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U.S. Stock Futures Edge Higher Amid Focus on Inflation and Data Releases; Tech Sector Sees Profit-Taking

U.S. stock futures showed a modest uptick in evening trading on Wednesday, following a mixed session on Wall Street. Attention shifted towards forthcoming data releases concerning inflation and consumer activity in the United States.

Despite a higher-than-anticipated consumer price index for February, the U.S. stock markets appeared relatively unfazed, but investors awaited the release of producer price index and retail sales figures on Thursday for further insight.

The anticipation surrounding these data releases led traders to hold off on making significant investment decisions.

S&P 500 Futures edged up 0.1% to 5,238.75 points, while Nasdaq 100 Futures advanced 0.3% to 18,373.50 points by 19:33 ET (23:33 GMT). Dow Jones Futures also saw a slight increase, rising 0.1% to 39,557.0 points.

As the Federal Reserve meeting looms, the focus on inflation and retail sales intensifies. The recent trend of persistent inflationary pressures adds weight to the likelihood of the Fed maintaining higher interest rates for a prolonged period, which could have implications for the stock market in the short term. Central bank officials have indicated that any adjustments to interest rates in 2024 will largely hinge on inflationary trends.

The upcoming retail sales data for February is expected to provide further insights into inflationary pressures and consumer spending patterns.

The flat-to-lower close of Wall Street indices on Wednesday was primarily driven by profit-taking in technology stocks, which had experienced a significant surge driven by excitement surrounding artificial intelligence.

The S&P 500 declined marginally by 0.2% to 5,165.31 points, with the NASDAQ Composite experiencing more pronounced losses, down 0.5% to 16,177.77 points. The Dow Jones Industrial Average, however, saw a slight uptick, buoyed by gains in industrial heavyweight 3M Company, rising 0.1% to close at 39,043.32 points.

3M Company was the standout performer on the Dow, surging 5.4% after announcing a leadership overhaul earlier in the week.

Losses across Wall Street were mitigated by strength in energy stocks, which mirrored the robust gains in oil prices.

In aftermarket trading, Under Armour Inc saw a roughly 6% increase following the announcement of Kevin Plank as the new President and Chief Executive Officer. Conversely, electric vehicle manufacturer Fisker Inc faced a significant setback, plummeting 47% amid reports of hiring advisers for a potential bankruptcy filing.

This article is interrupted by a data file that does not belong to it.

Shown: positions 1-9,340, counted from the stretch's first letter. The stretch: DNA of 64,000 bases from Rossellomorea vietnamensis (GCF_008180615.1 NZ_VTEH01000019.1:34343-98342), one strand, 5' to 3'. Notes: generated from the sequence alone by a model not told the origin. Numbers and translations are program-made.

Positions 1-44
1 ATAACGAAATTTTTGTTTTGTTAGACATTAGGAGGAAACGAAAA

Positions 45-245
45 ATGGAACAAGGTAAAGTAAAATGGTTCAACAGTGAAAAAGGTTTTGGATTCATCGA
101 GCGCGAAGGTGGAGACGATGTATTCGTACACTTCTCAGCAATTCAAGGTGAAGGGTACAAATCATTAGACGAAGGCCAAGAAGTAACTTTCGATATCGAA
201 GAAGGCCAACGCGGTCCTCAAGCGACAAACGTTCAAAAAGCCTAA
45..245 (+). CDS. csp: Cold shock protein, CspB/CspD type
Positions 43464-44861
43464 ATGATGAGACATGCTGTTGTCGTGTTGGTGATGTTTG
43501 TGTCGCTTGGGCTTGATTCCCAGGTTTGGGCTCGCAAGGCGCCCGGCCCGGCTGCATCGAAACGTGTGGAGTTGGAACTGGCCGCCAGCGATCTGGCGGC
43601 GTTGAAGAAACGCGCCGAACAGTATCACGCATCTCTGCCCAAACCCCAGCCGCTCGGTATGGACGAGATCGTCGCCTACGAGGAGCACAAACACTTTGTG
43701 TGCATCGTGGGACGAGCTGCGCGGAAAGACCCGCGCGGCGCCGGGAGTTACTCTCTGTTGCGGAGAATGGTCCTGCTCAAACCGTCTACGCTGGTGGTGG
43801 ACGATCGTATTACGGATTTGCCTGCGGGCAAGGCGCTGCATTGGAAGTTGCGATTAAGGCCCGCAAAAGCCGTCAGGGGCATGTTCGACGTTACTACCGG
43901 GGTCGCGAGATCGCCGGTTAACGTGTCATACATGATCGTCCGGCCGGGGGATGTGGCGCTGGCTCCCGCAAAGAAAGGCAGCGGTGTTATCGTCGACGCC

Singtel Shares Dip Over 1% Amid Reports of Advanced Talks for Optus Stake Sale

Singapore Telecommunications (Singtel) witnessed a decline of more than 1% in early trading on Thursday following reports of its advanced negotiations to offload a significant stake in Australian telco Optus to Canada’s Brookfield Asset Management (TSX:BAM).

These reports emerged subsequent to Singtel’s dismissal of an article in the Australian Financial Review (AFR) on Wednesday, which speculated about a potential sale of the entirety of Australia’s second-largest telecommunications group for up to A$18 billion ($11.93 billion).

Singtel’s shares experienced a drop of 0.8% in the latest trading session after initially sliding by as much as 1.6%. This comes after a nearly 4% surge in share prices on Wednesday.

As of Thursday, Singtel has yet to respond to Reuters’ inquiries regarding the stake sale, while Brookfield has opted not to comment on the matter.

According to a Reuters report on Wednesday, Singtel is currently engaged in advanced discussions regarding a “significant” stake sale to Brookfield, as per a source familiar with the situation.

SingTel reaffirmed on Wednesday that Optus remains a crucial and strategic component of the group’s operations, emphasizing its long-term commitment to Australia.

November saw Optus facing public backlash following a 12-hour network blackout impacting over 10 million Australians. This incident prompted an investigation, the resignation of Optus’ CEO, and a subsequent fine of A$1.5 million ($990,900).

Investing is like playing a strategic game of chess with your money, except instead of pawns and knights, you have stocks and bonds. It’s about making calculated moves, anticipating your opponent’s next play (or in this case, market trends), and occasionally sacrificing a piece (hello, risk tolerance!) to secure the ultimate checkmate: financial success. So, grab your metaphorical chessboard, sharpen your wits, and let’s outsmart the market together! After all, in the game of investing, the only thing we’re gambling on is our own brilliance